Poverty Dynamics in Africa

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This series of studies was completed under the Poverty Dynamics in Africa Initiative, \r + which is organized by the Africa Region of the World Bank. This initiative has received support from several bilateral donors: Italy, the Netherlands, Switzerland, the United Kingdom, and the United States. The motive for the series, launched in 2002, was to make use of the vastly improved household survey data in Africa and to enhance understanding of poverty trends on this continent during the 1990s. The goal is to provide a more secure empirical basis on which to assess past progress in poverty reduction in Africa and to frame more effective policies for the future.\r + \r + The countries selected for investigation are those in which the household survey data are robust and can sustain comparisons over time. Many of the studies focus on income (or consumption) poverty and seek to link poverty outcomes to wider economic change, induding economic policy reforms, in the countries concerned. Other studies use demographic and health surveys, which have provided invaluable information about the\r + well-being of African people-especially the children. Further information can be obtained from Poverty Reduction and Economic Management (PREM) in the Africa Region of the World Bank.

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    The Impact of Economic Reforms in Rural Households in Ethiopia : A Study from 1989 to 1995
    (Washington, DC: World Bank, 2002-04) Dercon, Stefan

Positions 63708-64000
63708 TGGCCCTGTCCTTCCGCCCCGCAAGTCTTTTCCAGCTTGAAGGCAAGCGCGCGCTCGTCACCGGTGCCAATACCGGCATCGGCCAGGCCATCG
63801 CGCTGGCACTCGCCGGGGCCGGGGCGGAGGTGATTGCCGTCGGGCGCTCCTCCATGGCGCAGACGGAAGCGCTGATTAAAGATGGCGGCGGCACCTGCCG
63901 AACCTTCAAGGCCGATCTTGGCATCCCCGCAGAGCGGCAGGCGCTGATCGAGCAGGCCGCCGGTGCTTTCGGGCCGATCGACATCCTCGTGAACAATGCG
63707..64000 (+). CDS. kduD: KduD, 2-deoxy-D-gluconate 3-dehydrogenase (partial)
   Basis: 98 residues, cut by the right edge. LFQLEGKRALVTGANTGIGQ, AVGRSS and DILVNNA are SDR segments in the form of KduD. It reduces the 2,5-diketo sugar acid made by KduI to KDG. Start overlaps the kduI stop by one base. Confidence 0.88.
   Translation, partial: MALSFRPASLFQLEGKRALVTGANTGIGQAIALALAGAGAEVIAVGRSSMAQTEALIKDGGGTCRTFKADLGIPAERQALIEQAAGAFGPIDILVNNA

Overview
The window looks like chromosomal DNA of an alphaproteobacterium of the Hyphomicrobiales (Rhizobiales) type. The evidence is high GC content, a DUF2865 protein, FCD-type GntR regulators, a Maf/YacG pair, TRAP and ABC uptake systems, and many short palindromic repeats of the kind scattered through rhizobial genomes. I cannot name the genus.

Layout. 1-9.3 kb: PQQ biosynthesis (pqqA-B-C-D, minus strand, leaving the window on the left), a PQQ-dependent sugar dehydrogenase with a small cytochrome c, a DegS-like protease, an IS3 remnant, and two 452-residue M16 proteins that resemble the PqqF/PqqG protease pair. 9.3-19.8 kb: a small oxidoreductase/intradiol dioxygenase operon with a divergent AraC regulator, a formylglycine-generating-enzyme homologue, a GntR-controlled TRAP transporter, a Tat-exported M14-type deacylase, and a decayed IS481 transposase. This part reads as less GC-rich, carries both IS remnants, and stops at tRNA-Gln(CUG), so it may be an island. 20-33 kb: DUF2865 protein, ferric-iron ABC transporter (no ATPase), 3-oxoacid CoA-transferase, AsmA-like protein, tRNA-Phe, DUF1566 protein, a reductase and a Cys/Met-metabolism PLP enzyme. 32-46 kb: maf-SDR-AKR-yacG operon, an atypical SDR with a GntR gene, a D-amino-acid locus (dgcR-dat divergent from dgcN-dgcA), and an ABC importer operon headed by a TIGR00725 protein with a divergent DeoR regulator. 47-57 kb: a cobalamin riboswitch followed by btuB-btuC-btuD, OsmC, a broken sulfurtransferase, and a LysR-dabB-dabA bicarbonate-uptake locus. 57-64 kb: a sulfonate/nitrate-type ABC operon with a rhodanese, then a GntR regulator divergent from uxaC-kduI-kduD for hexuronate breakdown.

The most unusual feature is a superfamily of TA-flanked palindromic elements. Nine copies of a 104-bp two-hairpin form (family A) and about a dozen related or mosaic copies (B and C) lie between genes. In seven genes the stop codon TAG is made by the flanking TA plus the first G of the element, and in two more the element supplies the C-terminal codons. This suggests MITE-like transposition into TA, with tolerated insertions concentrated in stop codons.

This study examines the poverty, and growth experience of six villages in rural Ethiopia, from 1989 to 1995. The time period was one of relative peace politically, which promoted considerable change in economic policies pertaining to the rural sector. As a result, local growth out-performed the average growth rate in gross domestic product. The focus of the study is the link between economic reforms, growth, and changes in poverty. The author poses the question: Can the observed reduction in poverty be explained by reform-induced higher returns to physical, and human capital, or simply by better weather? To find the answer, a profit function framework is employed to explain growth using prices, and endowments of land, labor, human capital, and location characteristics, with controls for shocks (for example, ill health and drought). The analysis finds that, on average, the poor has benefited more from the reforms than have the non-poor. But the experience of the poor is mixed, with some out-performing all other households, and others persisting in poverty. Although economic reforms do not deliver similar benefits to all the poor, there are high costs for withholding reforms. The study also highlights the effects of shocks on households, and the need for social protection measures, in a poverty reduction strategy.